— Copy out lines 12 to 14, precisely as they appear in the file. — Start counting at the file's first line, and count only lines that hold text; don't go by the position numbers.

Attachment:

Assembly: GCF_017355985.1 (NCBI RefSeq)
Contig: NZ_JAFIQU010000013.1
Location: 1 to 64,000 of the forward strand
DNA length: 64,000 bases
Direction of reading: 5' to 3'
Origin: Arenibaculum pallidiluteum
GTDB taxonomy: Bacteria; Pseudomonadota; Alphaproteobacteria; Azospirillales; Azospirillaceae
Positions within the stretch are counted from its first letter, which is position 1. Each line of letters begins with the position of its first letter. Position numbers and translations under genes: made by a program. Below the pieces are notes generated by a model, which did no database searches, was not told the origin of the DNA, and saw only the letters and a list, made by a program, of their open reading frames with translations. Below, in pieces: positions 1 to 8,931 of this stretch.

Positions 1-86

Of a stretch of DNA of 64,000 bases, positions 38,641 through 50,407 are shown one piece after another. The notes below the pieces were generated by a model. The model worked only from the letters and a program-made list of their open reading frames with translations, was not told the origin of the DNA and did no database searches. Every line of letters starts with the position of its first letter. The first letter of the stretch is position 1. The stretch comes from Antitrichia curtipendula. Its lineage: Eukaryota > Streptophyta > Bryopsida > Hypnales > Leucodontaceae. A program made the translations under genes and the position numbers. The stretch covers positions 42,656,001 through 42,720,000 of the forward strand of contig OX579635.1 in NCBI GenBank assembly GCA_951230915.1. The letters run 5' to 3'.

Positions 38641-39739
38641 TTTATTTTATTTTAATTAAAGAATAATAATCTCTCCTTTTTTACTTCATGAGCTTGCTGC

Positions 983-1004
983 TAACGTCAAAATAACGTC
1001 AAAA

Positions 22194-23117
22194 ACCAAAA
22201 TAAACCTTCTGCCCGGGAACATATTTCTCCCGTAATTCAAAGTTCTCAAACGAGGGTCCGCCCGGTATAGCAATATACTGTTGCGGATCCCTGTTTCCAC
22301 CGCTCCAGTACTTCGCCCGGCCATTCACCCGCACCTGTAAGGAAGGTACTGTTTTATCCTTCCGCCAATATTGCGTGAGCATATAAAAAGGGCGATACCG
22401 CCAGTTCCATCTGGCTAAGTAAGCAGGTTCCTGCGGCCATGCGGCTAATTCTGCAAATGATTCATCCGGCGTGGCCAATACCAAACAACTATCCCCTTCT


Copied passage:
38641 TTTATTTTATTTTAATTAAAGAATAATAATCTCTCCTTTTTTACTTCATGAGCTTGCTGC

Positions 983-1004
983 TAACGTCAAAATAACGTC